So while it makes perfect sense and is socially accepted to cry watching movies or listening to music, it's another story when there's personal interactions involved--when crying feels embarrassing to me.  During a parent-teacher conference for Dear Daughter when she was in second grade, I had such an embarrassing moment. 

It was the first conference of the year, and I didn't know her teacher very well yet.  She was kind, smiling, and very complimentary of DD.  She showed me her work in a folder, and asked me to read her writing sample to see what they were working on.  The story DD wrote was about family, and while I don't remember the details, I remember reading it and my eyes started to tingle and were starting to well up.  The teacher continued to say all kinds of really wonderful things about DD, and I had myself a Mommy Moment right there in that classroom.  I felt so proud of DD that I realized I wasn't going to be able to force stop my eyes from becoming pink or glistening.  I also couldn't really avoid eye contact with the teacher since I didn't want to be rude.  Several times, I wanted to just explain I was feeling overwhelmed from being proud of DD, but I never found the right time to insert that sentiment while the teacher kept on talking about her progress.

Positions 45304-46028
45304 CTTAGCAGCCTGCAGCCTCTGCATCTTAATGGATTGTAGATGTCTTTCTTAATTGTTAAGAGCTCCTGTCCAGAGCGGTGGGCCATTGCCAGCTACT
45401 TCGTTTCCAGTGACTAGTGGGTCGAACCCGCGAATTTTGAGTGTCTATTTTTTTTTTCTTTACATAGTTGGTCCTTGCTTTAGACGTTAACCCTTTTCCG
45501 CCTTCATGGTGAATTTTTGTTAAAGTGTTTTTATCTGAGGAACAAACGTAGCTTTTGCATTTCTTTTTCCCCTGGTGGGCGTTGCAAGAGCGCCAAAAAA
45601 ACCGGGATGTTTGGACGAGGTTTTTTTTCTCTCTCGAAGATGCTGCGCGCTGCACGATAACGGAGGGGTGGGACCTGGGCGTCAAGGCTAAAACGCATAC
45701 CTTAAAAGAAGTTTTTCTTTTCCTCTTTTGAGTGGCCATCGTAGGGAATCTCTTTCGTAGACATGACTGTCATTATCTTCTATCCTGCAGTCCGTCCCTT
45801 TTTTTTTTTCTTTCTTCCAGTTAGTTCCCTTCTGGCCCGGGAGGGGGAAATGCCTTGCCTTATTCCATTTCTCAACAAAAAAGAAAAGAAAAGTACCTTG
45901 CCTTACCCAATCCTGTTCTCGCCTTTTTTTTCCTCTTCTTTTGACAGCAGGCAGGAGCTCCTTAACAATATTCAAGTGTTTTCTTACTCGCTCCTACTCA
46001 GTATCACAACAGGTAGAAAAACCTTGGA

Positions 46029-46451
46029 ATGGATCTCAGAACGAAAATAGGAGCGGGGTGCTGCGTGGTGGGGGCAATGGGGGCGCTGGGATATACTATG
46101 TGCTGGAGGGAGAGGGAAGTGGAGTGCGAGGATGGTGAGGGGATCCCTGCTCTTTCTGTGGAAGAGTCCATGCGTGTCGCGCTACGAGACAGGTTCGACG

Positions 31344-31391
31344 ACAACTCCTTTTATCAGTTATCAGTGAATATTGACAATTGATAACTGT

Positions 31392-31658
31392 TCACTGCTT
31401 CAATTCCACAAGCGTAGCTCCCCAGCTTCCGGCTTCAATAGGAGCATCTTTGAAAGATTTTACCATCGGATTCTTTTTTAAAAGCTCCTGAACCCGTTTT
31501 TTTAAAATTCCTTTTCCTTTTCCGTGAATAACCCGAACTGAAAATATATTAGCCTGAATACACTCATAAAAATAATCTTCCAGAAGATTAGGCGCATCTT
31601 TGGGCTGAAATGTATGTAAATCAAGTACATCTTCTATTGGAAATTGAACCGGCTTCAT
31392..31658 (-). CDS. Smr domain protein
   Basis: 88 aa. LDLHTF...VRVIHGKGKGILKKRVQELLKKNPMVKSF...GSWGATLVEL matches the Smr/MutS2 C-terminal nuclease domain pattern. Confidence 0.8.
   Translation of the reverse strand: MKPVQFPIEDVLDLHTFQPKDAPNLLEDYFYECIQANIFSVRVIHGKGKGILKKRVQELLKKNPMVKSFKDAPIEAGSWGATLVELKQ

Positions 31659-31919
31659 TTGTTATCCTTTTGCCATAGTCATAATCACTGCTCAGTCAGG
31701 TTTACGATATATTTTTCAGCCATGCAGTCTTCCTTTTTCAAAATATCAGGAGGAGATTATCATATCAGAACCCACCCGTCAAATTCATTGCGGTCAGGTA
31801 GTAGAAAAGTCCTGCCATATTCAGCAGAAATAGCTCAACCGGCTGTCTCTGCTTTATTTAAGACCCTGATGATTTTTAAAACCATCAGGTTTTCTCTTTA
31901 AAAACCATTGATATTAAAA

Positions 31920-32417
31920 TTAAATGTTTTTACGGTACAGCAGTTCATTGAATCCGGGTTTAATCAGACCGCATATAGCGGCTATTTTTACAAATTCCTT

I knew she was looking at me and my then-red-and-moist eyes, wondering why I was teary and just kept nodding.  Finally, after enduring those awkward moments, I decided to just forget it and not explain why I was being so sentimental over my kid's work so that I didn't have to face the actual overflow of tears from my eyes down my cheeks.  I pushed the tears back as hard as I could, blinked away any remaining wetness, and hoped that the white of my eyes were, in fact, white again.